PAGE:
New Zealand should up its game in risk identification, analysis, and prevention. This is the key message from former GNS principal scientist Kelvin Berryman when discussing a new risks report. He told the Listener, ‘New Zealand is still creating its own disasters waiting to happen.’
The risks report in question was published in April 2021 by former Chief Science Advisor Peter Gluckman and co-author Anne Bardsley. It details New Zealand’s need to address ‘uncertain but inevitable’ risks. The report has garnered media attention such as RadioNZ’s coverage here, and the feature in the Listener available here (paywalled).
The general thrust of ‘Uncertain but Inevitable’ is that governments are responsible for keeping people safe, the New Zealand government has developed a National Risk Register, which allegedly includes maximum credible threats, however this is kept secret when it ought to be public, and that much more institutional transparency and accountability of risk assessment are needed. There should be an apolitical focus on high-impact risks that overcomes three particular failures: (1) risk identification, assessment and communication, (2) human factors (especially issues of cognitive biases), and (3) policy/political dimensions.
I certainly applaud the efforts to improve the scale, scope and transparency of risk analysis in New Zealand. A few additional points warrant mention:
Firstly, it is very notable that the former Chief Science Advisor is critiquing the National Risk Register, one supposes that he was privy to at least some of its contents in his former official capacity, and if he feels the register and/or risk processes surrounding it in Aotearoa/New Zealand are inadequate then we should certainly take note.
Second, the focus on ‘uncertain but inevitable’ risks is surely too narrow. The Listener piece states that a spokesperson for the Prime Minister said, ‘New Zealand had a good track record of identifying and managing risks and was committed to ensuring public discussion about nationally significant risks.’ However, New Zealand’s approach to risks has traditionally been a reactive one. Even forward-looking endeavours like EQC are designed for the aftermath. A track record, even a good one, is not necessarily good for unprecedented and unexpected risks. Notably, our ‘successes’ with Covid-19, the Christchurch earthquake and so on, were with regard to risks that were neither unprecedented, nor unexpected. What about emerging risks such as biological engineering, misaligned artificial intelligence, solar geoengineering, rising digital totalitarianism, newly discovered risks from space, and the established but unaddressed risks of nuclear, volcanic and asteroid/comet induced winters, let alone technological risks yet to be identified.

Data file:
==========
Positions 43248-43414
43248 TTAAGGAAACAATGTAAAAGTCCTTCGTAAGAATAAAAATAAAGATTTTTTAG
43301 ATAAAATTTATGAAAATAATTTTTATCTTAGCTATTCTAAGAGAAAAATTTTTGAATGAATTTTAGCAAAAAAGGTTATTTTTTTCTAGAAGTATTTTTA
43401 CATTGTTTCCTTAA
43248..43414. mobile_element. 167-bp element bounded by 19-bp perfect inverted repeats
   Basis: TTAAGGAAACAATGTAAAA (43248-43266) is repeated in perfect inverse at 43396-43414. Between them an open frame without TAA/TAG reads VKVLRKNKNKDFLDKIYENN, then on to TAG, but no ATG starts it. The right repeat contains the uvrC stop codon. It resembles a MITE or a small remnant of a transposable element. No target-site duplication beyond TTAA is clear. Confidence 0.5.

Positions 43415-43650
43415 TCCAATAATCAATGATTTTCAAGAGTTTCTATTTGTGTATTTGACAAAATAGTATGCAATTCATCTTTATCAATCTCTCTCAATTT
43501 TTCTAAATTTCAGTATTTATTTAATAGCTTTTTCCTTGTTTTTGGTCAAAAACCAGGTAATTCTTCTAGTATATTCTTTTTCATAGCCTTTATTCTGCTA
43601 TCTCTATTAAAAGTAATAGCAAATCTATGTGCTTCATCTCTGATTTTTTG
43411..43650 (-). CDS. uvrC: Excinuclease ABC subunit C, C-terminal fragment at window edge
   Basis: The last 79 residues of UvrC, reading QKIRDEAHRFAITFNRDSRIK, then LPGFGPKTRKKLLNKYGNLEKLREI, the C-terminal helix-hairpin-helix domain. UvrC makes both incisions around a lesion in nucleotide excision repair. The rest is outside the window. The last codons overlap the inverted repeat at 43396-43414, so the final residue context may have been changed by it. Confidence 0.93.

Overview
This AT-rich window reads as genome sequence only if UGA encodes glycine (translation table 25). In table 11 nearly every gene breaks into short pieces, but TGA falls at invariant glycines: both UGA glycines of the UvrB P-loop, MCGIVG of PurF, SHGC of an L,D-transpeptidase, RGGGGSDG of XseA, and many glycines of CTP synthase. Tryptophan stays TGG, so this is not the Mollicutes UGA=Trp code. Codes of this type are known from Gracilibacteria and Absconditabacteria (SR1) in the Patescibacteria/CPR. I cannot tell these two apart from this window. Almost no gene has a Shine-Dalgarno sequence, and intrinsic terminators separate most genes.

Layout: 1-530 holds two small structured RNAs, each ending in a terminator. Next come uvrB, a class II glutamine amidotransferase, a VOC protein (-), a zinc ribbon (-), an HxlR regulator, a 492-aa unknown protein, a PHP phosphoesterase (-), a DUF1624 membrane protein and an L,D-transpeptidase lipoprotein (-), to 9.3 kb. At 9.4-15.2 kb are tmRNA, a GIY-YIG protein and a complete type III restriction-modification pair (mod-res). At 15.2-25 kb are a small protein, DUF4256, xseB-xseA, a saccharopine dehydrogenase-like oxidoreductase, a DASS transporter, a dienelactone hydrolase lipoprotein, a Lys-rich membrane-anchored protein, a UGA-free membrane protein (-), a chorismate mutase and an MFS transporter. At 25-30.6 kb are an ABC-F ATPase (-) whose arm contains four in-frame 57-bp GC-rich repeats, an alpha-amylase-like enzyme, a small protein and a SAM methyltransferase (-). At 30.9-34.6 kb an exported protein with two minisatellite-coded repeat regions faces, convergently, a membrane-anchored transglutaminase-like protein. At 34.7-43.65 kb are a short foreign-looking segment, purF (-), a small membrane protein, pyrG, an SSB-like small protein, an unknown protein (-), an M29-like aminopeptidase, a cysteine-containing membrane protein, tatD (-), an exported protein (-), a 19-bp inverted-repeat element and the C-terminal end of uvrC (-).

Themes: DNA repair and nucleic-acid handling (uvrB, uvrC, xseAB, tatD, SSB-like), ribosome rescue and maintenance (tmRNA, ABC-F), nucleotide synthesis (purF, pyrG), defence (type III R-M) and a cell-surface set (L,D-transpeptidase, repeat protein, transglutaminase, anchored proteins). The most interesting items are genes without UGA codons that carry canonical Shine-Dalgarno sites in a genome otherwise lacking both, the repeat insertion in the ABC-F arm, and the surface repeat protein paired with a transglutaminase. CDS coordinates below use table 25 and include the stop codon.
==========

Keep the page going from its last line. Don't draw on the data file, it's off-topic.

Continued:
Thirdly, the Listener reported that the authors of ‘Uncertain but Inevitable’ believe it would be theoretically possible to have an all-encompassing risk register, however, they felt that such a register could overwhelm its audience, or result in generic or vague risks. I would counter this point by saying that the point of a risk register is to formalise analysis, to be sure the assessment is systematic and comprehensive. But the register needs to record dimensions beyond the traditional coarse ‘likelihood’ and ‘magnitude’ categories. By adding best probability estimates, best impact on life-years and the economy estimates, considerations of tractability, lists of possible interventions and best estimates of cost-effectiveness (all constantly updated as new information comes to hand), then risks can be ranked by expected annual utility loss. A risk budget can be determined, and this budget allocated to the highest priority risks. It may be that the most important risks are not those that we traditionally pour investment into, such as road safety or flood banks, but rather risks such as the next Covid-19 or a nuclear winter. That remains to be determined by the process just outlined. The register would not be overwhelming if we start by addressing the Top 10 risks.
Fourthly, Berryman is cited in the Listener article as saying that we need more and better science communication. There is plenty of knowledge and research about risks, but this doesn’t always find its way into public policy. This is something I completely agree with and at Adapt Research we hope to initiate a New Zealand Human Futures Forum (currently a funding application is under consideration), which would focus on nurturing discussion and information sharing about global catastrophic and existential threats in a way that is relevant to Aotearoa/New Zealand. This risk category is notably absent from almost all risk policy work. We have previously noted this omission at the level of the UN, and locally in the domains of artificial intelligence and catastrophic biological threats. And yet, when the approach taken in point three above is deployed, such risks may be the most rational ones to address.